The Tri-Cities I moved to in 1976 would be unrecognizable to many today.
There was no Toyota Center, Tri-City Americans or TRAC. The area's first winery -- Preston Wine Cellars -- had just opened, and sagebrush covered large swatches of Road 68, Gage Boulevard and south Richland.
Kiplinger had yet to name us one of the county's 10 best places to raise a family, Policom and others had not yet tapped us as one of America's top metro areas for economic growth, and Forbes had not labeled us the "11th Geekiest City in the U.S."
But even then, visionary leaders were advocating greater collaboration and cooperation between the three cities. People like Sam Volpentest, Glenn Lee, Bill Wiley and the Lampson family saw the Mid-Columbia had potential but that it could only be fully realized if the communities pooled their economic and political clout to reflect our collective size.
The Tri-Cities is thriving, in part as a result of their vision, hard work and leadership.
Today, the need for cooperation between the four cities (West Richland has since emerged) is greater than ever. We're now a community of more than 250,000 residents, fourth largest in Washington and in the top 150 in the country. In today's dynamic economy, opportunities and pitfalls for mid-sized metro areas like ours abound like never before.
For many years, community leaders have been discussing the leverage of the four Cs -- communication, cooperation, collaboration and consolidation -- and how these strategies may best apply to improving our community and positioning us best for the future.
At times the debate was long on emotion and short on facts, particularly on the topic of consolidation.
I am chairman of the Tri-Cities Evolution, a working group of the Three Rivers Community Roundtable. Our objective is to bring facts and data to the discussion, then create an informed dialogue across the region about how to best apply the four Cs to our circumstances.
We recently engaged the Ruckelshaus Center, a joint effort of Washington's two research universities, to lead our community through a three-phase effort that that will help us evaluate the full range of collaborative approaches.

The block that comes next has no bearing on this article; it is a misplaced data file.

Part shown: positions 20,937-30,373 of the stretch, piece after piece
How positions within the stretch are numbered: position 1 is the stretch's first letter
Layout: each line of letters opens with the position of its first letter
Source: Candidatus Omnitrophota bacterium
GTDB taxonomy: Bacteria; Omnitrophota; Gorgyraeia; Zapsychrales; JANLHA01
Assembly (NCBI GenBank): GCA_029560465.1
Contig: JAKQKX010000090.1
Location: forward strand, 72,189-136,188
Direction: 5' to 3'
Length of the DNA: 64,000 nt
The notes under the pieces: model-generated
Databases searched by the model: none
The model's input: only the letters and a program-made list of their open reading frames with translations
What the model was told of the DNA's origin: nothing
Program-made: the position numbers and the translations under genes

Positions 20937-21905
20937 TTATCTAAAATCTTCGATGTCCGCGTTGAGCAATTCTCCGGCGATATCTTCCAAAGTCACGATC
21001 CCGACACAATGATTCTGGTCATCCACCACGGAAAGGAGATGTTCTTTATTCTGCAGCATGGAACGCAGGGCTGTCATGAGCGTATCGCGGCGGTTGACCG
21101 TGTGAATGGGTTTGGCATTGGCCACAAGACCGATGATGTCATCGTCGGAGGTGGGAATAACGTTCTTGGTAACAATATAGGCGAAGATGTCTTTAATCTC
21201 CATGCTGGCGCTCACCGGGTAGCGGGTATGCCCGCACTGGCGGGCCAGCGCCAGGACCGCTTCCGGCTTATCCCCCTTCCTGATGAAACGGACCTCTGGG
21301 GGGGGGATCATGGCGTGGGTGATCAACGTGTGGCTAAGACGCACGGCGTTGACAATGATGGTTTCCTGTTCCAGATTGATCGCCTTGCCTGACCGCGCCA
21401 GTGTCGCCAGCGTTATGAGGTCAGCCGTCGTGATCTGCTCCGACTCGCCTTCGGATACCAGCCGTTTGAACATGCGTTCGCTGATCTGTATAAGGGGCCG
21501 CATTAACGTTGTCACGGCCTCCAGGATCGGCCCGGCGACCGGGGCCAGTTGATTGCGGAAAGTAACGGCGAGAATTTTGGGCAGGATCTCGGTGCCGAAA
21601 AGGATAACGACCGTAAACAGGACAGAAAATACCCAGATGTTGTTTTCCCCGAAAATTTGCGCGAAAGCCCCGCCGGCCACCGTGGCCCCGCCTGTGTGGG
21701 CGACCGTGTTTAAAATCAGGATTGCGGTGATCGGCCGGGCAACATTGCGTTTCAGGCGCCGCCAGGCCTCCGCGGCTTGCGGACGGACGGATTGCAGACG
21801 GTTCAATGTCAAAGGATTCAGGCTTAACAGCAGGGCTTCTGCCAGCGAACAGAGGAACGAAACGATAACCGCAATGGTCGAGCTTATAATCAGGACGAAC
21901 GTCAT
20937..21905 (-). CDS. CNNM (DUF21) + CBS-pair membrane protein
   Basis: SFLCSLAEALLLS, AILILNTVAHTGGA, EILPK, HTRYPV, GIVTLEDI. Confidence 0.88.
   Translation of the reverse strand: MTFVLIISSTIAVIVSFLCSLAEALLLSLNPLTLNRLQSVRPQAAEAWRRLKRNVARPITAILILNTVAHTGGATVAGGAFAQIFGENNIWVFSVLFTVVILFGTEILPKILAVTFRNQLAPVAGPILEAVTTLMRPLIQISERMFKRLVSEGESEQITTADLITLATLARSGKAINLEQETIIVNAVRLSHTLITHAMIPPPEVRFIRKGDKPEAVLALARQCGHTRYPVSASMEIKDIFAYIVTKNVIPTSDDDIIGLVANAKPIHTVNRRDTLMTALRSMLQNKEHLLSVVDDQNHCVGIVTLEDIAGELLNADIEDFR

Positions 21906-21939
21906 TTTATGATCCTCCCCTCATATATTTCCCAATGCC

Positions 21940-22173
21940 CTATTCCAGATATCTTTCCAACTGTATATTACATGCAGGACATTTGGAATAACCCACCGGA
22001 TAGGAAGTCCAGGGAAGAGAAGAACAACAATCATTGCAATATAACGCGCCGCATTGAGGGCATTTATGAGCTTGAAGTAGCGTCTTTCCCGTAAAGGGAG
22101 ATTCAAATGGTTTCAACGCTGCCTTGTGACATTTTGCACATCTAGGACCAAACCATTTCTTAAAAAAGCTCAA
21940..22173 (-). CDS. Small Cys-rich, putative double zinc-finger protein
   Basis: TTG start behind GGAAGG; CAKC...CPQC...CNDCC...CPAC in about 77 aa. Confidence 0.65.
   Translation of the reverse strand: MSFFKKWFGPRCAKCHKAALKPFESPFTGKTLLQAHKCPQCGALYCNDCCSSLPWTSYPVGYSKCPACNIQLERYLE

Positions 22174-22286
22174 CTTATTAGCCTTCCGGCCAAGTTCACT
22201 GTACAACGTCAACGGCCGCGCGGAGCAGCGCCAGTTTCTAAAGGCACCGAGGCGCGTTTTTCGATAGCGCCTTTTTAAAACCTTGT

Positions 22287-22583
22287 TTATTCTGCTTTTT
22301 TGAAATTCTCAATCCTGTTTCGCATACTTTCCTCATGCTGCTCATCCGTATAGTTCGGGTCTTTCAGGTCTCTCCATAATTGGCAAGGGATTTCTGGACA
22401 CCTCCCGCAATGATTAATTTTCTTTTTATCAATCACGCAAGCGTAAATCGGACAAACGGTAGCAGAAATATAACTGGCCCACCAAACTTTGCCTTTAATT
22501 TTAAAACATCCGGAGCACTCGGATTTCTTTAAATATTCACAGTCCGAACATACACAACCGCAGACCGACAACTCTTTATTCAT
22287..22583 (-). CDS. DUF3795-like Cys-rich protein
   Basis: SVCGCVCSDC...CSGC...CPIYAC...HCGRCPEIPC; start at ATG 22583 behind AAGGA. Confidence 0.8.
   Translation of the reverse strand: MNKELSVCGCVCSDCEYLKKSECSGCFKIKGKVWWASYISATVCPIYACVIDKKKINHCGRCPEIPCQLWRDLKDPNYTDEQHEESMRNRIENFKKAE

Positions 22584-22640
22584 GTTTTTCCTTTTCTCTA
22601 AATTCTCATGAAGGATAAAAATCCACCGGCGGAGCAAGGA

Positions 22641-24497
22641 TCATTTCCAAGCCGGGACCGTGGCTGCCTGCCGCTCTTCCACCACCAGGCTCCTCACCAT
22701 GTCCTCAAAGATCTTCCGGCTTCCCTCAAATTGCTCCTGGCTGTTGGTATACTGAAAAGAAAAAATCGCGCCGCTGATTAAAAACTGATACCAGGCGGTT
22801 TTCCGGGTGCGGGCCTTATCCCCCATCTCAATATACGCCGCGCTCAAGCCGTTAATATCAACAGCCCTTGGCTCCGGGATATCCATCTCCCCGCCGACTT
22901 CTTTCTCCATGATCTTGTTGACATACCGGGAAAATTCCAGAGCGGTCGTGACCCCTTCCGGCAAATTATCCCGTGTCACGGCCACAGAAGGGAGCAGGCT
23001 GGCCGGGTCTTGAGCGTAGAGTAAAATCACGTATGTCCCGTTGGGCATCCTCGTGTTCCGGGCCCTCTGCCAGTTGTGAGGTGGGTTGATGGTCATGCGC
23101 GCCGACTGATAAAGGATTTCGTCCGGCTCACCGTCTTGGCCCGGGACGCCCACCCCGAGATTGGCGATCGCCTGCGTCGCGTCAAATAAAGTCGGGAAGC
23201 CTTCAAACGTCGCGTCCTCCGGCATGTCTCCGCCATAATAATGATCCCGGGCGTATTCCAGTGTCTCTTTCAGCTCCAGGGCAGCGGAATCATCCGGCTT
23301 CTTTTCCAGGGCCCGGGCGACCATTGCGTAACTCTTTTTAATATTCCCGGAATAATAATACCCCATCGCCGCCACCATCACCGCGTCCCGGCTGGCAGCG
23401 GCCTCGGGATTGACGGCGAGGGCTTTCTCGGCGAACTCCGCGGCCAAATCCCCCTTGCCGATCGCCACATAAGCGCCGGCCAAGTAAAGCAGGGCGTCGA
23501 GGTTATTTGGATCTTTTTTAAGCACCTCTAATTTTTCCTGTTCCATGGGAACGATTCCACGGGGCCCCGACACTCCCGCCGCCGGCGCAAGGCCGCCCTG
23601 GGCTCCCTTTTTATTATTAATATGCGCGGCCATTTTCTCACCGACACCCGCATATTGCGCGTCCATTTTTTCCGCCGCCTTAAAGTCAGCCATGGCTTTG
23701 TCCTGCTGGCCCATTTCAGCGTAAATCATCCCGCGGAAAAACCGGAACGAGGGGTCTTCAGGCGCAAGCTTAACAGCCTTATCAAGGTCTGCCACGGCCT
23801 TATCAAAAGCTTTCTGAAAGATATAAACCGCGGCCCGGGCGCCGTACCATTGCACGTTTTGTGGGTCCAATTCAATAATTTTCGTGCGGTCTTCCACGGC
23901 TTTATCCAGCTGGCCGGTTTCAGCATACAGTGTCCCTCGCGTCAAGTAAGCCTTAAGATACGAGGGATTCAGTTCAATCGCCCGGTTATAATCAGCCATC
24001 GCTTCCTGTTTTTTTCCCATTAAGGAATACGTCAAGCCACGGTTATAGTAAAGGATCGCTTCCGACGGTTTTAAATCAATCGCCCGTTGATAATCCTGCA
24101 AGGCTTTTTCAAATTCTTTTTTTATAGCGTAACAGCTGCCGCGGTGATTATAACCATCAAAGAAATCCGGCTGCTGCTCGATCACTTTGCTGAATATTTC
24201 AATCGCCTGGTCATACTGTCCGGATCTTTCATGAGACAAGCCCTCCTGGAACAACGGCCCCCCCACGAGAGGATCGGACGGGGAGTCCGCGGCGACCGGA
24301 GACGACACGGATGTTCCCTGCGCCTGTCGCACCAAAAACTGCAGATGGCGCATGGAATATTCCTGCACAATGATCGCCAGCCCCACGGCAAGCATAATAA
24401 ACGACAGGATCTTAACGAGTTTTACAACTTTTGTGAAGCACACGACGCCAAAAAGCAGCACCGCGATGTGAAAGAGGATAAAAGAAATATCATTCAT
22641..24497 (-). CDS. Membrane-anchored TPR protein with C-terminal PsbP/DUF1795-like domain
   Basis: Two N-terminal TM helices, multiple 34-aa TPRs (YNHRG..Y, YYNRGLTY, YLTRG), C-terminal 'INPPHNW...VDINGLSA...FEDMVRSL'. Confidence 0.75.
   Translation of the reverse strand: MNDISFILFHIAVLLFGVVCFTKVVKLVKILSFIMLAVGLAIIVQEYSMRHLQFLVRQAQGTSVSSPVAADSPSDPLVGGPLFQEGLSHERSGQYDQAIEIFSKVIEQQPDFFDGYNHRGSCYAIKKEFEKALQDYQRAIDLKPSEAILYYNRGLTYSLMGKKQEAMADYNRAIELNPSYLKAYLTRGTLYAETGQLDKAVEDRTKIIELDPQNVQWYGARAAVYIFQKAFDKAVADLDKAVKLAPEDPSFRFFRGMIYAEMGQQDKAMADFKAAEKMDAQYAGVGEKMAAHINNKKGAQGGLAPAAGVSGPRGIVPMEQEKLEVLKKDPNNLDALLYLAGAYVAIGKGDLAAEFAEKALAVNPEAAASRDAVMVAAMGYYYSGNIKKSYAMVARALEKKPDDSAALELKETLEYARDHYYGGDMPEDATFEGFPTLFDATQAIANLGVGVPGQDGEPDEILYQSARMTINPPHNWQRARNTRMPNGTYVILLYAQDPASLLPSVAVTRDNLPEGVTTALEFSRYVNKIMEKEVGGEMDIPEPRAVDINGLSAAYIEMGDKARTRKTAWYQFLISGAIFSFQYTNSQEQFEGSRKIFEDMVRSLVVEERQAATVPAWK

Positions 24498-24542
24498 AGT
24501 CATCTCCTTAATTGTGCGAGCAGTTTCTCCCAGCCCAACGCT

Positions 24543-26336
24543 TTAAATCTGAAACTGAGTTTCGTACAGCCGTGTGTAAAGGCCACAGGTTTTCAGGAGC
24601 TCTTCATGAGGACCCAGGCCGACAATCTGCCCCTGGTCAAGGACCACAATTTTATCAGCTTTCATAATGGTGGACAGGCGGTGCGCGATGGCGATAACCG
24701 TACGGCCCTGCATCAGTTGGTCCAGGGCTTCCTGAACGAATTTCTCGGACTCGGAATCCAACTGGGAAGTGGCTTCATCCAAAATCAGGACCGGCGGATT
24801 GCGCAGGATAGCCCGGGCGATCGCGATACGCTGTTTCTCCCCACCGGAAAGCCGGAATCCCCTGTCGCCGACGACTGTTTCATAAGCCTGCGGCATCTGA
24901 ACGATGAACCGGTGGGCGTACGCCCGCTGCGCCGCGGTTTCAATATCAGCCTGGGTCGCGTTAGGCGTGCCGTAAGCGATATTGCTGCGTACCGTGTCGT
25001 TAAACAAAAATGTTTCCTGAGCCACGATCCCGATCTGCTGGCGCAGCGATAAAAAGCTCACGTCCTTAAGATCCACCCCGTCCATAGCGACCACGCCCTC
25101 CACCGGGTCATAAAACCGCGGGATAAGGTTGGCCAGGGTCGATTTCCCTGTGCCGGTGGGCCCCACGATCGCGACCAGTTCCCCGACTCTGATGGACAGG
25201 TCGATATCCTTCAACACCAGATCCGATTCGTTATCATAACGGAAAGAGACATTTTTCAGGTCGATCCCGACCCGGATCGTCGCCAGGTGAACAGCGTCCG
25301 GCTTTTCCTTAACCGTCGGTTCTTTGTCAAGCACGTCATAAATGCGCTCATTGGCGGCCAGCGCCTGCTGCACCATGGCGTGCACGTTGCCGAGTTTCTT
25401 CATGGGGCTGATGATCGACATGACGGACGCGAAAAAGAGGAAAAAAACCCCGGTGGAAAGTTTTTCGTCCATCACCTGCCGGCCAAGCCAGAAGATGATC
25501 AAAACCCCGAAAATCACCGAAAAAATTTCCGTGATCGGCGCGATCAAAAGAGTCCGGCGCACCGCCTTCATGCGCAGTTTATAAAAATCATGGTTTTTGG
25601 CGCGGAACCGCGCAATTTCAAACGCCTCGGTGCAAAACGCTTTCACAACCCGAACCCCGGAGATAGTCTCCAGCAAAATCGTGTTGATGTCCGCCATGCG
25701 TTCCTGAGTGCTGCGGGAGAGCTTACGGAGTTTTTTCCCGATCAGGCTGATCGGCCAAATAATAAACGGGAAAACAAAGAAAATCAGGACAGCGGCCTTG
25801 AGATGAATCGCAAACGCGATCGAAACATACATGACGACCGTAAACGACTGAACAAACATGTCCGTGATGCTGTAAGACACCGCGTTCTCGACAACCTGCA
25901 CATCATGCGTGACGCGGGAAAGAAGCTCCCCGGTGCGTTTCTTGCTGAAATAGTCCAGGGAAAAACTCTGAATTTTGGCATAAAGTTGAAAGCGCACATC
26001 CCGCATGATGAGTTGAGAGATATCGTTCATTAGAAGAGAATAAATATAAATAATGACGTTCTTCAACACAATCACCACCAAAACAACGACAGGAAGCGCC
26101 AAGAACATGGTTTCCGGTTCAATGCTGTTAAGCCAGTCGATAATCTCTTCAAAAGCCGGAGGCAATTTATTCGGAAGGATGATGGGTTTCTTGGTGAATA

The Ruckelshaus Center is ideally suited for this task as they specialize in public policy issues and can independently and impartially facilitate a community dialogue.
The Ruckelshaus effort has three phases:
1. Evaluate what other communities have done in similar circumstances -- seeding a discussion based on facts and data.
2. Informed by the results of Phase 1, facilitate a community dialogue on four-C alternatives that might make sense for the Tri-Cities.
3. Building on the results of Phase 2, Tri-Cities residents will be surveyed on their support for the top improvement alternatives to create a community endorsed blueprint for the future.
Phase 1 is just completed, and the results will be rolled out Sept. 26 at the Tri-City Regional Chamber of Commerce luncheon at the Three Rivers Convention Center. We're inviting all Tri-Cities citizens who care about the future of the community to attend.
Join us to hear firsthand how the Ruckelshaus effort is bringing new insight about our community, potential ways for us to build consensus and how those efforts could create a better future for the Tri-Cities.
Many of the Phase 1 conclusions are surprising and counterintuitive, demonstrating the power of facts and data.
Joining Ruckelshaus Center staff in rolling out the findings will be former Sen. Slade Gorton, a member of the board for the Ruckelshaus Center, and Megan Clubb, president and CEO of Baker Boyer Bank.
You can register for the luncheon by calling the Tri-City Regional Chamber before Sept. 21, at 736-0510. Tickets are $20 for chamber members and $24 nonmembers.
Cooperation is nothing new. The Tri-Cities has many successful, collective efforts; Ben Franklin Transit, the Tri-City Regional Chamber of Commerce, Tri-City Development Council (TRIDEC), the regional airport, Tri-Cities Visitors and Convention Bureau, the recently established public facilities district, Delta High School, Tri-Tech Skills Center, central animal control and a common 911 call center, to name just a few.
But more opportunities exist.
Come participate in creating a blueprint for the future of the Tri-Cities.
* Marty Conger is a 36-year resident of the Tri-Cities, and the chief financial officer and associate laboratory director for Business Systems at Pacific Northwest National Laboratory.